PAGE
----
Arisaema flavens from seed I ordered through the NARGS seed-ex last year.

Arisaema flavens from seed I ordered through the NARGS seed-ex last year.

I sowed this seed on the 6th of this month and finally it has sprouted. I had a feeling these would be the first up and sure enough they were! This pot is surrounded by Primula, Dodecatheon, Anemone, Lilium, Rhododendron and Asarum. All seed obtained last year. I aways sow the older seed first because I can’t stand to throw any out.

My lightstand getting very full and will be overflowing soon!

My lightstand getting very full and will be overflowing soon!

My light stand is already almost full and I am still waiting on this years NARGS seed order which will have 30 packets! So this means that some of the already sown pots will be heading out side to endure the below freezing temps we are getting through the end of this month. Here’s a shot of my back yard this morning where the temperature is now at 0*f  up from minus 8!

The back yard overlooking Beebe Pond. Just below this window is where the seed tray will go once I have run out of room under the lights.

The back yard overlooking Beebe Pond. Just below this window is where the seed trays will go once I have run out of room under the lights.

Spring will arrive before we know it, but until then I will be keeping you up to date on my seed sprouting adventures!

Seed Exchange Time

Seed that donated or bought in for the exchange.

Seed that was donated or bought in for the exchange.

The time has come to get busy sorting and packeting seed for the American Primrose Society seed exchange which I have been the manager of for the past three years. The seed has been ordered from a number of good companies and donations have all arrived from very generous members who have taken the time to collect, clean, label and send their precious seed to me so it can be distributed to members of the society all over the world!

During the short and cold days of winter I have lots of free time between the growing seasons to spend a few hours a week on this important and valuable task which is a great resource for folks to obtain seed of so many species of Primula that you can’t find anywhere else!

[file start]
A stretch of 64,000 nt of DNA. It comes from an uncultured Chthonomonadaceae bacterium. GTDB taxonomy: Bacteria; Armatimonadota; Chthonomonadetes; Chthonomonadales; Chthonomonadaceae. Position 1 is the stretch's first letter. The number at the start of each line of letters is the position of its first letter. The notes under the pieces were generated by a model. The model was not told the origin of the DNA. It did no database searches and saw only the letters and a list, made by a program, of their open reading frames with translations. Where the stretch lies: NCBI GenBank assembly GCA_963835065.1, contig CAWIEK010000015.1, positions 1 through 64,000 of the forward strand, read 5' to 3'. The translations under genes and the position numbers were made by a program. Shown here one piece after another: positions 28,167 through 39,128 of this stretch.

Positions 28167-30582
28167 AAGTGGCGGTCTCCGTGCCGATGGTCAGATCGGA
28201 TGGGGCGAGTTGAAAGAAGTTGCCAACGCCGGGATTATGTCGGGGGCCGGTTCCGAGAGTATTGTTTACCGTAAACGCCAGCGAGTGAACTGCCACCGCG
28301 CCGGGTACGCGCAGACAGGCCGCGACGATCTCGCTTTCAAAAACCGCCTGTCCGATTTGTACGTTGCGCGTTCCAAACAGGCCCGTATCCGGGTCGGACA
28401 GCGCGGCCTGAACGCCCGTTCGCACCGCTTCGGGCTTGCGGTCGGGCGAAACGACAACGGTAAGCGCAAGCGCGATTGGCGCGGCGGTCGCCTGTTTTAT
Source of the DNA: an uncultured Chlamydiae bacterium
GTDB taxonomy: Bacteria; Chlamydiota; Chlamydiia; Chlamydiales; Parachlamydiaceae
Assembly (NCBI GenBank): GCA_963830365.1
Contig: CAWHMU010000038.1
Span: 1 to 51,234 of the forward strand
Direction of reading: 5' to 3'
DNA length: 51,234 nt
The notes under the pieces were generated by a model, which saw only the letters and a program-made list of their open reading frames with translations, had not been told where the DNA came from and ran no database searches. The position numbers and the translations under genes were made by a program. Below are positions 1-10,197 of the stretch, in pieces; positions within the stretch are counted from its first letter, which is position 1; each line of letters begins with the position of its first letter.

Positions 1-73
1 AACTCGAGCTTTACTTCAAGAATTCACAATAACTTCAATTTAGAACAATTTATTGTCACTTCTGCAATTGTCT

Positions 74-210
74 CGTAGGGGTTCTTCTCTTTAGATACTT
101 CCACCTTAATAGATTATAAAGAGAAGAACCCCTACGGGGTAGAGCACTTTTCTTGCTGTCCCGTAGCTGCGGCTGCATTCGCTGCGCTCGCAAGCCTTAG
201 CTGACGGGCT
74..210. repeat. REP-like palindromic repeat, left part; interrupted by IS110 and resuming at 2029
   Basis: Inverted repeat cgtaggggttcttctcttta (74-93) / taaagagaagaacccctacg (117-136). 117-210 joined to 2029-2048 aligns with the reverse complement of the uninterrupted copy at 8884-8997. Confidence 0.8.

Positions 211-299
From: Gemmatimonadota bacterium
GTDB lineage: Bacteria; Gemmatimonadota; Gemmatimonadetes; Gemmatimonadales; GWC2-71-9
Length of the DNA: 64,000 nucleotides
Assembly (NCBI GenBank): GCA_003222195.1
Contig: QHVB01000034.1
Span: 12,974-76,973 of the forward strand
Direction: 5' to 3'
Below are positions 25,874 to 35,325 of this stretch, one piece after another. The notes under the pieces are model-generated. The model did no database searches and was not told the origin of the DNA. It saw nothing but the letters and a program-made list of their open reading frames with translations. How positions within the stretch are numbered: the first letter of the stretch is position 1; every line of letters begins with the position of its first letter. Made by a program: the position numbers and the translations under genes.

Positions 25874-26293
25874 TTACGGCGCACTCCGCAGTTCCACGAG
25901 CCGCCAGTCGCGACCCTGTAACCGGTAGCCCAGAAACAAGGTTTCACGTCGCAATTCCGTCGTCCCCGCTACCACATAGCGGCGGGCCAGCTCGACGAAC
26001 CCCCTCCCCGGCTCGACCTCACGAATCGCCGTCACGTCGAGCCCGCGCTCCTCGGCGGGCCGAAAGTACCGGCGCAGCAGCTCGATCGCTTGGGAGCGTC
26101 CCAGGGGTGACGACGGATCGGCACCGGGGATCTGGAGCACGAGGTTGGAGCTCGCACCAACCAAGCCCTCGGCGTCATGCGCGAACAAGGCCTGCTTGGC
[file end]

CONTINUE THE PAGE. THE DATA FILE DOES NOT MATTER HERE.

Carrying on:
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P. sieboldii comes in so many different forms and colors.

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P. polyanthus Gold Laced are very coveted plants that wins many ribbons at the shows when grown to exacting standards.

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P. polyanthus Garnet Cowichan grown from seed from Barnhaven Primroses of France with the best seed available and the APS seed exchange offers many of them!

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The rare and prized P. kisoana ‘Alba’ grows and spreads by stolons just under the soil surface and loves a nice moist and shady spot. Here it growing along the edge of the stream that runs through my property.

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P. kisoana the sister of the previous white form. This one spreads much faster and creates a lovely groundcover fairly quickly.

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There is seed of the Barnhaven Double Primroses on this years APS seed list which you will find here. Not every seed will become a double form but if any turn out as nice as this one it’s all worth it! Friend and fellow Primula nut, Arlene Perkins gave a piece of this plant to me a few years ago which she named ‘Agnes’ for a good friend of hers.